Close the blinds or drapes on any windows in the room that might allow sunlight to glare on your computer screen.

Don’t work in the dark because your eyes will have to constantly adjust between the darkness in the room and the brightness of your computer monitor. If you must work in the dark, lowering the brightness on your computer will help for a little while, but after an hour or so your eyes will begin to feel the strain.

Take Breaks

In addition to creating a more ergonomic workspace to help your vision and your body, you should be sure to take frequent breaks. Getting up to stretch, grab a cup of coffee, or simply walking around for a few minutes will let your eyes get a little rest and allow you to stretch your muscles. Taking breaks will also boost your energy so you will be more productive while you’re working between breaks.

Maintain Good Eye Health

Taking care of your eye health will also reduce the stress that is put on your eyes while you’re working at your computer. This includes getting regular eye exams to make sure you don’t have any underlying eye health concerns, eating foods or taking vitamins that benefit your eyes and vision training.

You can also take eye vitamins to reduce the strain put on them, as well as to improve your vision or maintain the good vision you already have. Visit our home page to find out more about eye vitamins and the benefits they have on your vision and eye health.

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About Orlin Sorensen

My vision started to get blurry as a young teenager. Soon I was wearing glasses for just about everything. This was a hard blow for me because I had always dreamed of becoming a U.S. Navy fighter pilot which required perfect vision without glasses or surgery. But I wasn't ready to give up on my dreams, so I looked into every possible alternative which led me to eye exercises. Through daily vision training and eye exercises, I improved my vision from 20/85 to 20/20 and passed the Navy's visual acuity test. In fact Men's Health declared this one of the "Greatest Comebacks of All Time!" Now, I'm sharing exactly how I did it with the program that helped me so people like you can improve your vision safely and naturally, without glasses, contacts or laser surgery.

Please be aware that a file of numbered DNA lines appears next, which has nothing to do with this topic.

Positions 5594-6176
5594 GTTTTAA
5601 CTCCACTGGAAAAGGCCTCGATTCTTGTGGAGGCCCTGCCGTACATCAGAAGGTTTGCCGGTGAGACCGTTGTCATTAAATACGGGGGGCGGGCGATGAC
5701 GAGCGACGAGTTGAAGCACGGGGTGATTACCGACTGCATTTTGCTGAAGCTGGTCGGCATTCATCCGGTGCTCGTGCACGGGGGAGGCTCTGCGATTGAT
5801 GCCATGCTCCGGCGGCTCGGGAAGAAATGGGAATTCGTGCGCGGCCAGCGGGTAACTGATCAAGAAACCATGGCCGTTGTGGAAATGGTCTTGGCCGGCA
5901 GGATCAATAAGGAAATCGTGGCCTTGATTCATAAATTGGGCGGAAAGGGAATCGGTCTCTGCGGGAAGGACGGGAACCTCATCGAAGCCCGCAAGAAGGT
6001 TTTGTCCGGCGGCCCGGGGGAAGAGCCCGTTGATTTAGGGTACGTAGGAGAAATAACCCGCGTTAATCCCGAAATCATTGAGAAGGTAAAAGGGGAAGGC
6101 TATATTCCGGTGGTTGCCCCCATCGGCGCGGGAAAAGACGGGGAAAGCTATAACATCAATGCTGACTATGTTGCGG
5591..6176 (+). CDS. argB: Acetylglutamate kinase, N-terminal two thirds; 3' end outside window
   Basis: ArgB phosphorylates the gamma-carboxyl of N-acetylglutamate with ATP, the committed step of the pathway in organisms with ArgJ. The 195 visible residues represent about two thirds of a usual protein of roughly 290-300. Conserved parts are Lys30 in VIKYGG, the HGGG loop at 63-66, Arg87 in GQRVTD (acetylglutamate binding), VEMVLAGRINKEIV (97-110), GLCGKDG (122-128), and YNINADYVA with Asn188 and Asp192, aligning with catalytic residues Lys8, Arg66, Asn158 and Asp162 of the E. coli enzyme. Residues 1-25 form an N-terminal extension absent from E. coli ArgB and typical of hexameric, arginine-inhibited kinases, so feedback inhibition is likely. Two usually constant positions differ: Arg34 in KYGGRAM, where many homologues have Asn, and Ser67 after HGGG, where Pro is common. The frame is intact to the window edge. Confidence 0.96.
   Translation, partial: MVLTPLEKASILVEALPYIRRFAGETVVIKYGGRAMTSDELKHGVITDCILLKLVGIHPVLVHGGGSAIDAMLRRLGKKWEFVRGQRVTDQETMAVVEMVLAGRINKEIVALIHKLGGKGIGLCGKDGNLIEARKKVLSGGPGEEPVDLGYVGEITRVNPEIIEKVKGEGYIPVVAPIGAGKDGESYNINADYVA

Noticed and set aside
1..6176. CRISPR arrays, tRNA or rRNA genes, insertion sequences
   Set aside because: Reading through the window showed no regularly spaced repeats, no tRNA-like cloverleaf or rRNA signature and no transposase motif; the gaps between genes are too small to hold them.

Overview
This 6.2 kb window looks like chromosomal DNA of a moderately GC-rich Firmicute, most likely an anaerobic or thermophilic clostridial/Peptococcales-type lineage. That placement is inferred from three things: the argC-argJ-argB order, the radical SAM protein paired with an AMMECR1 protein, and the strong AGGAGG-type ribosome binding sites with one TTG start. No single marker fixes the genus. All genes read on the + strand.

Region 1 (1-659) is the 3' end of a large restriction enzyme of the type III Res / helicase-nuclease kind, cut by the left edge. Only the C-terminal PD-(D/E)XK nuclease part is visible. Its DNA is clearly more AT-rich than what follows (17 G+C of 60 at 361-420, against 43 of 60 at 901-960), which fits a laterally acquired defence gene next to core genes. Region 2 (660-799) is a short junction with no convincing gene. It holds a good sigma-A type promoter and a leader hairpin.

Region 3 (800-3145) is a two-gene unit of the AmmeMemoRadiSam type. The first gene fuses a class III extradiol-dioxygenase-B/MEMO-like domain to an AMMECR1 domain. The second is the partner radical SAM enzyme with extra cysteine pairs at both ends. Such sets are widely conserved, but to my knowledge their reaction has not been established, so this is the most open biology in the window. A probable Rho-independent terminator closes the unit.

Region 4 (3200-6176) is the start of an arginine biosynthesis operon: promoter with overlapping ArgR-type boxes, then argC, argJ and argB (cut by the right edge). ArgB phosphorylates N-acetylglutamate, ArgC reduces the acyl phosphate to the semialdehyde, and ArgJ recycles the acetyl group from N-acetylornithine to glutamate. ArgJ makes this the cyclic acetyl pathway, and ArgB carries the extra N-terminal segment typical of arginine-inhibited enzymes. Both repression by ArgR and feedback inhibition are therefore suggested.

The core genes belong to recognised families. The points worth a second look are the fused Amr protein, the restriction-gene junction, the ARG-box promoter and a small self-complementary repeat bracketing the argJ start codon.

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one comment to Ergonomics and Eyes: Creating a Vision-Friendly Work Space
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  1. Sarah Nash #

    I have really enjoyed your blogs on eyesight. Thank you so much for sharing your wisdom. I used to sit at a computer all day and have never had anything that was ergonomically correct. That included a professional job to working on phones.

    Now I am disabled with chronic back pain and every year my eyes were getting worse. My eyesight now stays the same and I can read the bottom line of every eye chart! Yes, I still wear glasses, but will start using eye excercises.

    My chiropractor that is 25 miles away, is gentle, employs great excercises, and then you get acupressure massage. I have never felt better.

    Just like eye exercises, you do need to keep up with seeing a good chiropractor that employs all three processes or you won’t get better. Eating healthy and finding a higher power, which I have God, and minimizing poor habits is critical.

    Thank you again, Orlin, for sharing your wealth of information of loving life feeling incredible every day!